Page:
Thus, faced with limited professional opportunities, whether because of professional or societal reasons, French Muslims hear the call of greener pastures in the Gulf sands. If many traditionally went to other European cities or North America, new opportunities are also now available in the Global South – in Dubai, but also Singapore, Rio de Janeiro, Astana, etc. Is then the Gulf really the place to fulfil these citizens’ cosmopolitan aspirations?

 

Asked about her life wishes, a Dubai-born Indian woman answered that she wanted to stay in the United Arab Emirates: “if you asked me whether I wanted to move to the states, to Canada, I wouldn’t”. Among our interviewees, such an instance never occurred. Unlike Gulf-born or Gulf-raised people that can be so commonly found in the Indian, Pakistani, Sudanese, Yemeni communities of Dubai, French Muslims do not hold the Gulf close to their hearts. Generally the Gulf option was not at the top of their list: Anne was looking for opportunities in Singapore, Hisham in Miami. But opportunities are running out: the financial crisis hit the global economy, and legislation has increasingly closed doors in the USA, and possibly in the ‘Brexiting’ United Kingdom.

For most interviewees, corporate life in the Gulf is reminiscent of past experiences in the Anglo-Saxon world. Religious tolerance at work enables them to strike disconcerting parallels between the Western multicultural democracies and the autocratic Muslim-majoritarian Gulf petro-monarchies. Mourad recalls with delight his British experience:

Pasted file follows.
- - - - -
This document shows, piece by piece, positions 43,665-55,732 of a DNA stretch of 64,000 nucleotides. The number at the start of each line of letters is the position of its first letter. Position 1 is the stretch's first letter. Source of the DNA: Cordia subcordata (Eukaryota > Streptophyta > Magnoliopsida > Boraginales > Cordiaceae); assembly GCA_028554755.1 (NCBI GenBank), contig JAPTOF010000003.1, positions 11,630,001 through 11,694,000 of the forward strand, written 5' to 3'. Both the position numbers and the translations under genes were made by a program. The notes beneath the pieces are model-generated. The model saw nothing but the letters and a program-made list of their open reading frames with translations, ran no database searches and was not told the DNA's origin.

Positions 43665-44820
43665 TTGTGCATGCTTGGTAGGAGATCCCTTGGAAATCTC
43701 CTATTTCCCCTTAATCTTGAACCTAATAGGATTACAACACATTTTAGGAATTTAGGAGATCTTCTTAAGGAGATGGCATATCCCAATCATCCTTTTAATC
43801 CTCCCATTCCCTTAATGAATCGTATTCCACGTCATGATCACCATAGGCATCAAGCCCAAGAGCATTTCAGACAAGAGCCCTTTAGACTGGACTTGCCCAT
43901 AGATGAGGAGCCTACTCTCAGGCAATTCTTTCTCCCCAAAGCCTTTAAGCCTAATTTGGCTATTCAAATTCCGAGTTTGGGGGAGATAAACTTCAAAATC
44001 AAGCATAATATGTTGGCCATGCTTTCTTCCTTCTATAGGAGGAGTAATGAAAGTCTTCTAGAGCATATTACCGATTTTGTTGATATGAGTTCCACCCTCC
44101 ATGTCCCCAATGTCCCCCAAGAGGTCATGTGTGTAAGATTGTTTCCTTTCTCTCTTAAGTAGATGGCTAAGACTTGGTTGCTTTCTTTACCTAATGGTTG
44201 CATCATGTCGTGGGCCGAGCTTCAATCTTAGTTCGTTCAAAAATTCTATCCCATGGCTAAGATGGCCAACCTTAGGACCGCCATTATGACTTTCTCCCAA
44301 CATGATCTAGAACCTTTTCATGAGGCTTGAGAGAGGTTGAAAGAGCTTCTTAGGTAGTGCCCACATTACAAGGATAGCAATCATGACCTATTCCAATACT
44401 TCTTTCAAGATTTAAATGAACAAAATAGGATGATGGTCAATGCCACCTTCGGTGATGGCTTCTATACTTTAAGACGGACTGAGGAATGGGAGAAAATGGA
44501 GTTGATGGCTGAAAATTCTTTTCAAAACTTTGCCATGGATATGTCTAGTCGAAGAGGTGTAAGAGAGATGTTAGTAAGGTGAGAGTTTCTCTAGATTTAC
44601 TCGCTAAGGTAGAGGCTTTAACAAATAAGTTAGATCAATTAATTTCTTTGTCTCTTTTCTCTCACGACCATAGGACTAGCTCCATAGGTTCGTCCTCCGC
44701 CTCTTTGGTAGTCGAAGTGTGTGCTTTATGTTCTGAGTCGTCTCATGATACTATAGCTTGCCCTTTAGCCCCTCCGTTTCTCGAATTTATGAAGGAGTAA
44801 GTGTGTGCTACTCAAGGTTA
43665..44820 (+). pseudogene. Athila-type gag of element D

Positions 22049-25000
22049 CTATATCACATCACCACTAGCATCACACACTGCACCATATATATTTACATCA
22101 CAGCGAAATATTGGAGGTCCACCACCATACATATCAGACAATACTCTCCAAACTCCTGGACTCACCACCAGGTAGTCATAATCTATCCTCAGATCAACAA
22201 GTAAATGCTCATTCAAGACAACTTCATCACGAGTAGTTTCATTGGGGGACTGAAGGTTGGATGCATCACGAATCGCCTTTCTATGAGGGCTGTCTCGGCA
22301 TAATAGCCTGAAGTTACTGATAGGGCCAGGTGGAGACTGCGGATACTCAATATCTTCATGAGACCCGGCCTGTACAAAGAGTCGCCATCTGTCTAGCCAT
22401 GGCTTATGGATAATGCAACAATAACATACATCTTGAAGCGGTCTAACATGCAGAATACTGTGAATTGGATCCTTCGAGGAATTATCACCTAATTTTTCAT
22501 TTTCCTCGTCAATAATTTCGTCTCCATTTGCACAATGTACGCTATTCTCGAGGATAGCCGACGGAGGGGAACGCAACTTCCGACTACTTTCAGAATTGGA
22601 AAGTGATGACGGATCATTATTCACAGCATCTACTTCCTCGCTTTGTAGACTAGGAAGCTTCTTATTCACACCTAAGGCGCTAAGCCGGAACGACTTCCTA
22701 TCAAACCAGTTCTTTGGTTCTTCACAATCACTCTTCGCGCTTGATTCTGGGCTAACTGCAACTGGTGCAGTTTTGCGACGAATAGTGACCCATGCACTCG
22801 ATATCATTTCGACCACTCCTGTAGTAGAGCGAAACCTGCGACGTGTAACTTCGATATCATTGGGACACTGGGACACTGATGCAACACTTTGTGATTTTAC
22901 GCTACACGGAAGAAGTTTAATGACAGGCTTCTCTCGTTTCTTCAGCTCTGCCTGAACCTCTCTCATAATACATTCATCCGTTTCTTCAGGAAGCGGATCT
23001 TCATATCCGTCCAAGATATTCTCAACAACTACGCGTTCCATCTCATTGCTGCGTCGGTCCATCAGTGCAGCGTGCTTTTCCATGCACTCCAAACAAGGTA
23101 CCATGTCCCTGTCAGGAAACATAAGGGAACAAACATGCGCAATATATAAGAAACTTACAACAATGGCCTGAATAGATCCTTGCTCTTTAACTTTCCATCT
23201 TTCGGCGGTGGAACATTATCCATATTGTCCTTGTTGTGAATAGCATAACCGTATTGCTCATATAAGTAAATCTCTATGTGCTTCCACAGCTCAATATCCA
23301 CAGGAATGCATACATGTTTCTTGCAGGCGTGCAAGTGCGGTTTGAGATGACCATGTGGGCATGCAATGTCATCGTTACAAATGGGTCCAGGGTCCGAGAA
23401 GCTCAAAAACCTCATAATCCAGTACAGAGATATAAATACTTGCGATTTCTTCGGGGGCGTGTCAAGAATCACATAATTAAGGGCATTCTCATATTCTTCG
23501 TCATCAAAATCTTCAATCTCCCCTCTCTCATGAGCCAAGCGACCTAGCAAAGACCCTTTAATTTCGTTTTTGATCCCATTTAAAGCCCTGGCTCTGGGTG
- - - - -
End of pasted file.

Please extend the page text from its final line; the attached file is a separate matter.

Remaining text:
I stayed for two years and a half near London. There I enjoyed people’s mentality in the workplace. People don’t look at how you live or how you’re dressed. (…) My manager was a Sikh who wore a turban. At the canteen you could see veiled Muslims and Jews eating at the same table. Nobody cared”

Outside of work, the comparison still holds. While French Muslims do not identify with the Gulf’s dominantly conservative Islamic practice, their religiosity is tolerated there. They are not motivated by religious recognition, but yearn to blend into the ‘melting pot’. The open society that they crave for – and find in Dubai rather than in Riyadh - echoes their positive experience as trainees or young professionals in London or Amsterdam.